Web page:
Daniel Torres, now 22, first became a New Paltz school board member before he even graduated high school. Before that, the Times Herald-Record named him one of their “10 under 20” for his work to get Olympia sporting goods store to donate to his school.
But Torres has also come a long way: He’s campaigned for Barack Obama (twice), finished his term on the school board and he started a student Democrats club at Marist College. He’s now the Northeast director for the College Democrats of America — a group that also named him a rising star. Recently, he headed to Charlotte, NC as a delegate at the Democratic National Convention.
While he didn’t get a backstage pass to see the president, Torres said he had a few celebrity run-ins on his trip. The Secret Service motorcade bringing back Vice President Joe Biden to the hotel made it extremely hard for him to get around Charlotte each evening. He saw James Carville and the Rev. Jesse Jackson. He also ran into Sen. Al Franken in the airport and Congressman John Lewis, of Georgia, on the street outside the convention.
For Torres, meeting Lewis — a protest-hardened Civil Rights activist from the ’60s — was like meeting a hero. “I assumed people knew more about him, but they didn’t because I was with a large group of New York delegates. No one recognized him but me,” he said. “But John Lewis was one of the original Freedom Riders. He brought students down from the North, registered students in the South — African-American students — got them ready to vote. He got beaten terribly every time he did this.”
In 1963, Lewis shared the podium with Martin Luther King Jr. on the day he gave his “I Have a Dream” speech, delivering an address of his own. “He was my age at the time,” he said. “It was cool. He was just standing on the street corner. I just kind of walked over to him, and I thanked him for his service.”
The national convention went by like a whirlwind, but Torres tried to take in as much as he could. He hit up Carolina Fest, a large political street festival which took place on Monday. He listened to speakers each morning with the other New York State Democratic delegates.
“That was really cool actually — to get to kind of walk around and get to see people you obviously don’t normally get to see,” he said.
Torres also documented a lot of his time down in North Carolina the way usually does — in photos. He got some great shots of First Lady Michelle Obama and Senate hopeful Elizabeth Warren.
Despite being out of the spotlight locally, New Paltz’s youngest-ever elected school board member is keeping busy. Torres decided not to run for re-election to the school board last May in an effort to focus more closely on his college work. This year is his final year at Marist, where he’s studying communications and political science. He’s also working as a staffer for Assemblyman Frank Skartados in the Newburgh office — on top of a part-time gig at Moxie Cupcakes in New Paltz.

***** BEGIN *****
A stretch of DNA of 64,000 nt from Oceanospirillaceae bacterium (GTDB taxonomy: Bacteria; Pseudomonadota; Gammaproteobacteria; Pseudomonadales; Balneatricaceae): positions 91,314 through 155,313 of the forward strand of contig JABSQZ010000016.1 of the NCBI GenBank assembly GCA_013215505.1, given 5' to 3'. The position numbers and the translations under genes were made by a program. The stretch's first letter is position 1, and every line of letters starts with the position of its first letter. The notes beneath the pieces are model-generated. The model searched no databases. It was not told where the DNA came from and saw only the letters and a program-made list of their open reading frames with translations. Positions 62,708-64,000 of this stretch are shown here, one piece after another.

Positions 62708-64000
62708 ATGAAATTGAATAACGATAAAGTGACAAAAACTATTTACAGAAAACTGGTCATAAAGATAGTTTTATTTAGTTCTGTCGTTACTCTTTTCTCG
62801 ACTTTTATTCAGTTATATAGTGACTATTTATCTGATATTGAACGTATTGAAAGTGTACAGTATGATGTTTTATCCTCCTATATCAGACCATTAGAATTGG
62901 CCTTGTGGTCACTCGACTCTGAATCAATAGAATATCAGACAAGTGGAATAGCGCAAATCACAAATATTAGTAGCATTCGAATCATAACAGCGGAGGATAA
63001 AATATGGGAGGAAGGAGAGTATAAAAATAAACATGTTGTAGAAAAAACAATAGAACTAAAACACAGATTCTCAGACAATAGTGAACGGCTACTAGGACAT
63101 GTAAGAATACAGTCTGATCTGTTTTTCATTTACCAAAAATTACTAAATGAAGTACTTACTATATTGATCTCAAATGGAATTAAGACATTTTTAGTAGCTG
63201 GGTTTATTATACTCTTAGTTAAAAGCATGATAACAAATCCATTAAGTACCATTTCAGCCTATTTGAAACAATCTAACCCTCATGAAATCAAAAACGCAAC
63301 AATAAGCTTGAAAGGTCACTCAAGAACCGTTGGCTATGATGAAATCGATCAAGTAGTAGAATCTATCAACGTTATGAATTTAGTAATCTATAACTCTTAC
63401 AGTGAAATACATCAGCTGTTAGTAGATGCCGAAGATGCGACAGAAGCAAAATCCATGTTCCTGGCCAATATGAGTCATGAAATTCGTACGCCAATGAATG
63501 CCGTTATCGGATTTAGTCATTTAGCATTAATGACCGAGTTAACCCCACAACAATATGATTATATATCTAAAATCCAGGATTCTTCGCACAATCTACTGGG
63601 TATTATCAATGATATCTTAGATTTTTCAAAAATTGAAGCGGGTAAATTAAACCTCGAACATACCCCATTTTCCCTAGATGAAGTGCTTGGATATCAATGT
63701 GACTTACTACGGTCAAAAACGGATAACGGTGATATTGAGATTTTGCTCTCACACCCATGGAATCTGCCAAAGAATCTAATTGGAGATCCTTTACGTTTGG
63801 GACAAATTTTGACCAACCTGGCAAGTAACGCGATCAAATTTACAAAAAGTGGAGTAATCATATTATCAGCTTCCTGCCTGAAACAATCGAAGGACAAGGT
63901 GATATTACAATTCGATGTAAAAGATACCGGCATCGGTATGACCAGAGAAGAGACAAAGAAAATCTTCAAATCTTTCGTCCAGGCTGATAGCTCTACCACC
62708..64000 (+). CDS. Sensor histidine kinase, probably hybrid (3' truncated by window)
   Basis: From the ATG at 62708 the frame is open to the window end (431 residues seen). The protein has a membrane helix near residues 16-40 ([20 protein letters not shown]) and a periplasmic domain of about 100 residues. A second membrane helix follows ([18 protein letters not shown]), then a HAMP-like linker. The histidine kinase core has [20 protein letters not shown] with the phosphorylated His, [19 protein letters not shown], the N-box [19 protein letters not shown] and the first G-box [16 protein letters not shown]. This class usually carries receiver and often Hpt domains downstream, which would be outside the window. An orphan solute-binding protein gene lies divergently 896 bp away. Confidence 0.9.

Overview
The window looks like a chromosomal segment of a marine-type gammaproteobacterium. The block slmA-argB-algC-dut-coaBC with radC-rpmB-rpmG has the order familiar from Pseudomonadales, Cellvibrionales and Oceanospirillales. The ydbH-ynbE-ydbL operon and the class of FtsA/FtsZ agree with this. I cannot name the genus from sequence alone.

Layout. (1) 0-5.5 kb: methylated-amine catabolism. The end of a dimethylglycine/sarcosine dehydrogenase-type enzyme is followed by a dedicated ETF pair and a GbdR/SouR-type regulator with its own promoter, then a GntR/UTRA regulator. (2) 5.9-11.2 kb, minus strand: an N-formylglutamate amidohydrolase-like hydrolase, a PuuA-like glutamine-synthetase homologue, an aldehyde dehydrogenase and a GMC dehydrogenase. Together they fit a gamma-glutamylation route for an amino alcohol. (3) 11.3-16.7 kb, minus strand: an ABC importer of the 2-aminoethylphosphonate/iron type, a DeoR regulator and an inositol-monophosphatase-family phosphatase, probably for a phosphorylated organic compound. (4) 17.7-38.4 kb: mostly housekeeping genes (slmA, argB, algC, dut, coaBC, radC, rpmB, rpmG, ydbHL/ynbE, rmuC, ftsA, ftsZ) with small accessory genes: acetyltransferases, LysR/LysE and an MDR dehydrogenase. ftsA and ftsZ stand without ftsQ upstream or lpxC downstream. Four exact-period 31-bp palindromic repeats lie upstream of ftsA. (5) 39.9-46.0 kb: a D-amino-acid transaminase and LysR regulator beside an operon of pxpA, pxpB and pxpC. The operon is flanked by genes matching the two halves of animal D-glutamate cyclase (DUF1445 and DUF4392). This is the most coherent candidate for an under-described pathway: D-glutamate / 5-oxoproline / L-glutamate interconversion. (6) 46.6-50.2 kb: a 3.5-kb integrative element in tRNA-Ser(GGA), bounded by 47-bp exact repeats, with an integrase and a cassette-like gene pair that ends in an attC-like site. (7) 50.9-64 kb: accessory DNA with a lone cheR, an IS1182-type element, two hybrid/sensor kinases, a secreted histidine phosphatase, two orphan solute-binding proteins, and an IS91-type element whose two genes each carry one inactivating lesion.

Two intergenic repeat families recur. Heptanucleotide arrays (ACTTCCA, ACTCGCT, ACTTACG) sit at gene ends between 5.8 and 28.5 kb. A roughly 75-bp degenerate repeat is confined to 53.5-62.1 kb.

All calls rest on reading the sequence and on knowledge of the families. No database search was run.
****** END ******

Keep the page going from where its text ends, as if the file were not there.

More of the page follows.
So what’s next for him? “Well, I definitely want to stay in the Hudson Valley — specifically New Paltz. I plan on staying in New Paltz,” he said, adding that he’s going to stick with politics. “I’d like to continue in that field in our area.”
He added: “I’d like to start a family here, if I’m so fortunate to do that.”
Torres said he hasn’t ruled out running for office again once he graduates. “I really enjoyed my time on the school board. It was a good learning experience,” he said. “So I was proud of my time there. Yeah, I would definitely consider running for something again — if it was something I thought I could contribute in a positive manner to.”
Being on the New Paltz Board of Education at age 18 was a challenge — he found people accepting of him, but he always felt like he needed to earn their trust and be more than just the young guy. “I think there were a lot of people who thought of it as almost an elaborate senior prank,” he said.
But he took it seriously. Months before he ran, he sat on the school board as the student representative from the high school. He listened to the issues and used that as a basis for his campaign.
“I always thought to myself that sitting here I represented a younger group. And I wanted to be able to show that, yes there are younger members in our community — that means they have a voice too,” he said. “But at the same time I never wanted to be just the guy who represented the young people.”
Torres said that during his time on the board he found himself procrastinating on writing college term papers, but never with his preparation for school board meetings.
“A lot of it had to do with that passion from other people. I really had to take time and think about it. There were times I took votes on things and I literally wrote a ‘pro and con’ list,” he said. “‘What does this mean to me’ and ‘what does this mean to someone who is, maybe, on a fixed income, who is a widow?’
“I realized it’s not always about what I think — or what my social group thinks. We are a broader community with diverse opinions and you have to try your best to think of everyone. You can’t always do that, but you without a doubt have to try.”